The all new
CBS News App for Android® for iPad® for iPhone®
Fully redesigned. Featuring CBSN, 24/7 live news. Get the App

Donald Trump on Iowa: "I don't have to win it"

Republican presidential candidate Donald Trump said he thinks he has a good chance of coming in first in the Iowa caucus Monday, but said a win isn't necessary to his success.

"I don't have to win it," the businessman said in an interview on CBS' "Face the Nation" that aired Sunday. "I have a very substantial lead in New Hampshire. But I think it would be really good to win Iowa. I'd like to win Iowa. I'm doing really well with the evangelicals in Iowa. But I'm also doing tremendously well all over the country with the evangelicals...I think we have a good chance of winning Iowa."

The final pre-caucus poll by the Des Moines Register, which was released Saturday, showed Trump reclaiming the lead spot in that poll for the first time since August. He has the support of 28 percent of likely Republican caucus goers in Iowa, followed by Texas Sen. Ted Cruz with 23 percent. Cruz's support has eroded slightly since mid-December, when he had 31 percent support and a 10-point lead over Trump in the Des Moines Register's December poll.

Trump said he thought Cruz had been "severely affected" by his failure to disclose certain loans on his campaign finance forms, but also by questions about whether the fact that he was born in Canada makes him ineligible to run for president - questions that arose after Trump injected them back into the public debate.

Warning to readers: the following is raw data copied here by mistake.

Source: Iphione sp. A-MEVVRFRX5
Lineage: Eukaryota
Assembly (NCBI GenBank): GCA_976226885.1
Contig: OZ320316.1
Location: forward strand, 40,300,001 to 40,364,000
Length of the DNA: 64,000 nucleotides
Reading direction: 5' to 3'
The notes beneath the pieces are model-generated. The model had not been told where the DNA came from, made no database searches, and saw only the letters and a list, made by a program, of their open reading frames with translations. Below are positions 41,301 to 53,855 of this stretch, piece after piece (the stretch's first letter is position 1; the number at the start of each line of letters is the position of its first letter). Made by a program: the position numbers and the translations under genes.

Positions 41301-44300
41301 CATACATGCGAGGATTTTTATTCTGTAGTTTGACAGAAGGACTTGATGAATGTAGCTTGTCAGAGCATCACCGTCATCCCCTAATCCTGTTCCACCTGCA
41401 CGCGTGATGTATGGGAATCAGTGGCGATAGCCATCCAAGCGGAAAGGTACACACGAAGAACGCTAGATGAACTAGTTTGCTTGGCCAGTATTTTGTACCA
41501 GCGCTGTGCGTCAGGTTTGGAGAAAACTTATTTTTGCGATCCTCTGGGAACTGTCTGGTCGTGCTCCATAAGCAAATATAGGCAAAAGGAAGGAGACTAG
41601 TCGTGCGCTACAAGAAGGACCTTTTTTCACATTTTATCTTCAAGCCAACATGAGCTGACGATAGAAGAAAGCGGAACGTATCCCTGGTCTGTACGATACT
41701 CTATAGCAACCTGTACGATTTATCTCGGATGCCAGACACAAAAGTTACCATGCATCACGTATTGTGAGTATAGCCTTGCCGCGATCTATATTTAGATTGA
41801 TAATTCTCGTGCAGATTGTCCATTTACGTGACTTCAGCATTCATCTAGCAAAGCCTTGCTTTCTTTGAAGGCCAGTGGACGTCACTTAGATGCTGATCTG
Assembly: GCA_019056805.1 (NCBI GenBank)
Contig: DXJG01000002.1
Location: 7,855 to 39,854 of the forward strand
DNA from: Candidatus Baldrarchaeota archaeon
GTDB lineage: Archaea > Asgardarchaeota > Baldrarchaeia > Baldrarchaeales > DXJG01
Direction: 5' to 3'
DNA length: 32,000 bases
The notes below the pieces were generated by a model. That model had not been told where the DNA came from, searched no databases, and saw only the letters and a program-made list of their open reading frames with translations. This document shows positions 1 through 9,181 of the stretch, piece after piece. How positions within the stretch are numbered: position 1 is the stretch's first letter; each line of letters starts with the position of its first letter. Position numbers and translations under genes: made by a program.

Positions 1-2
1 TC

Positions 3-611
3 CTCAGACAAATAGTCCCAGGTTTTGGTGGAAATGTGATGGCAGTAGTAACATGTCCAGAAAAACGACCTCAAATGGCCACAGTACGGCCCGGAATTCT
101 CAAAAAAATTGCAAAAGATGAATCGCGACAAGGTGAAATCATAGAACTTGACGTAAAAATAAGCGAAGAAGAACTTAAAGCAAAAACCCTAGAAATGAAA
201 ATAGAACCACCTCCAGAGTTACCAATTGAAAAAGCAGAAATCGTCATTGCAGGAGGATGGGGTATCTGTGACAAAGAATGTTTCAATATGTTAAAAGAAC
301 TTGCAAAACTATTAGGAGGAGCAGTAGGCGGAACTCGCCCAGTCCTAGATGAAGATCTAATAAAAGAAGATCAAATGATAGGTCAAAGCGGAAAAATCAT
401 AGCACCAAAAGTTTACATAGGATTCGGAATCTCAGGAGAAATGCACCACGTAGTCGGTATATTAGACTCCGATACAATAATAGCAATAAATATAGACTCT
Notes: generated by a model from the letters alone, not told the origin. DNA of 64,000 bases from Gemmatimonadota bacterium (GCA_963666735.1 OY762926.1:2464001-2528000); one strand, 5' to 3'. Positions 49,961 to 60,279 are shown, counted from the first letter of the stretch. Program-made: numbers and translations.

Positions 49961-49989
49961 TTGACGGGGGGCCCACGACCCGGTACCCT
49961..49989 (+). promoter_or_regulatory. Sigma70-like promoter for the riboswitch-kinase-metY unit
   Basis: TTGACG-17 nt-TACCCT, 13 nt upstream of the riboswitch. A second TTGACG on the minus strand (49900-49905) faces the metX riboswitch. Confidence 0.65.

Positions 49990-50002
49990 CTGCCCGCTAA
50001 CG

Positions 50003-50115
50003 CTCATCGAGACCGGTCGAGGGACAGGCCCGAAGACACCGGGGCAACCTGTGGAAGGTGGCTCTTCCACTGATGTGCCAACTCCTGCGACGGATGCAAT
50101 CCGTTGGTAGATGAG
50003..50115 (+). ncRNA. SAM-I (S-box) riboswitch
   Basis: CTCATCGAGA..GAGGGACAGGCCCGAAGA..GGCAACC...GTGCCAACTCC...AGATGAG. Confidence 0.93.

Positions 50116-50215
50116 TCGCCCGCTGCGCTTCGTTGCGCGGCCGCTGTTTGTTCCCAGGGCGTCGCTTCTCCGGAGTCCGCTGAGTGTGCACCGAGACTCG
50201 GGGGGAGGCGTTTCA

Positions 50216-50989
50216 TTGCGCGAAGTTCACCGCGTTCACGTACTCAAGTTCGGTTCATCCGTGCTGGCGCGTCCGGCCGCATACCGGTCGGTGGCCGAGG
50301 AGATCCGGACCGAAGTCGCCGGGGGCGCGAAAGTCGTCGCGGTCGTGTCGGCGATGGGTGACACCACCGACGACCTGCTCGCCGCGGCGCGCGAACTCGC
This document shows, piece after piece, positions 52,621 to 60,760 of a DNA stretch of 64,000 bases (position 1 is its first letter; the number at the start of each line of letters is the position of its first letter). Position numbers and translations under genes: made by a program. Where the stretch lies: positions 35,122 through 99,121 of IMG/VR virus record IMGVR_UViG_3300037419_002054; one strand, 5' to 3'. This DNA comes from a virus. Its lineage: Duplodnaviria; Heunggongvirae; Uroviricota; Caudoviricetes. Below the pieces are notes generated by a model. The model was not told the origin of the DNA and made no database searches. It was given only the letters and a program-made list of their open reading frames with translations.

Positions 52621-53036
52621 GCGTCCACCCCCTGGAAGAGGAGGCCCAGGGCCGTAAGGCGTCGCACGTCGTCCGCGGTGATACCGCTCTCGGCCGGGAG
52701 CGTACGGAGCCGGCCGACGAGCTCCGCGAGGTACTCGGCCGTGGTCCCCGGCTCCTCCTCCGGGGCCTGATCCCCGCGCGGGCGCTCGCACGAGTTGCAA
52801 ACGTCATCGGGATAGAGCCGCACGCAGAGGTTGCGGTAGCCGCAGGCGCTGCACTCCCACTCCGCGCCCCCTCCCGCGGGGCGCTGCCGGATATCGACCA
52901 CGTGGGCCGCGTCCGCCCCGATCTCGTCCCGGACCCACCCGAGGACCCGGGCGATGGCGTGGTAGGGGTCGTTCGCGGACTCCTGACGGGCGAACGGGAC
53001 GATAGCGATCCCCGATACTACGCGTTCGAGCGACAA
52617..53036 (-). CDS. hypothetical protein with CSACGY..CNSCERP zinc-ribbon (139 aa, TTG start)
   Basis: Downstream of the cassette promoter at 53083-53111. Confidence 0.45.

He also said Sunday that Cruz is "not going to get anything done" if he is elected president because he has bad relationships with many of his colleagues in Washington.

When Trump noted that Cruz doesn't have any endorsements from his fellow senators, moderator John Dickerson asked Trump why he would want the endorsements of anyone in Washington, given that he has criticized the people in government as incompetent.

"Sure, but they're not bad people," he said. "A lot of them are very good people. And some are people that won't get it done."

Trump also lauded what he sees as the virtues of being unpredictable, saying that even if he makes voters anxious it will help him be a successful president if elected.

"Our enemies know what we're going to do, whether it's battle, whether it's war, whether it's finance. I mean, you have to be somewhat unpredictable," he said. He cited that as a reason not to answer questions from the media in detail on subjects like military strategy.

"I have a very strong answer in mind. But there's something about giving you that answer that bothers me very much because basically the enemy's getting that answer," Trump said.

He said part of the reason he doesn't display humility is because he would "rather not play my cards" and wants to be unpredictable, but also said he has "much more humility than a lot of people would think."

He also pushed back on questions about whether some of his behavior, such as getting in Twitter fights, is befitting of a president.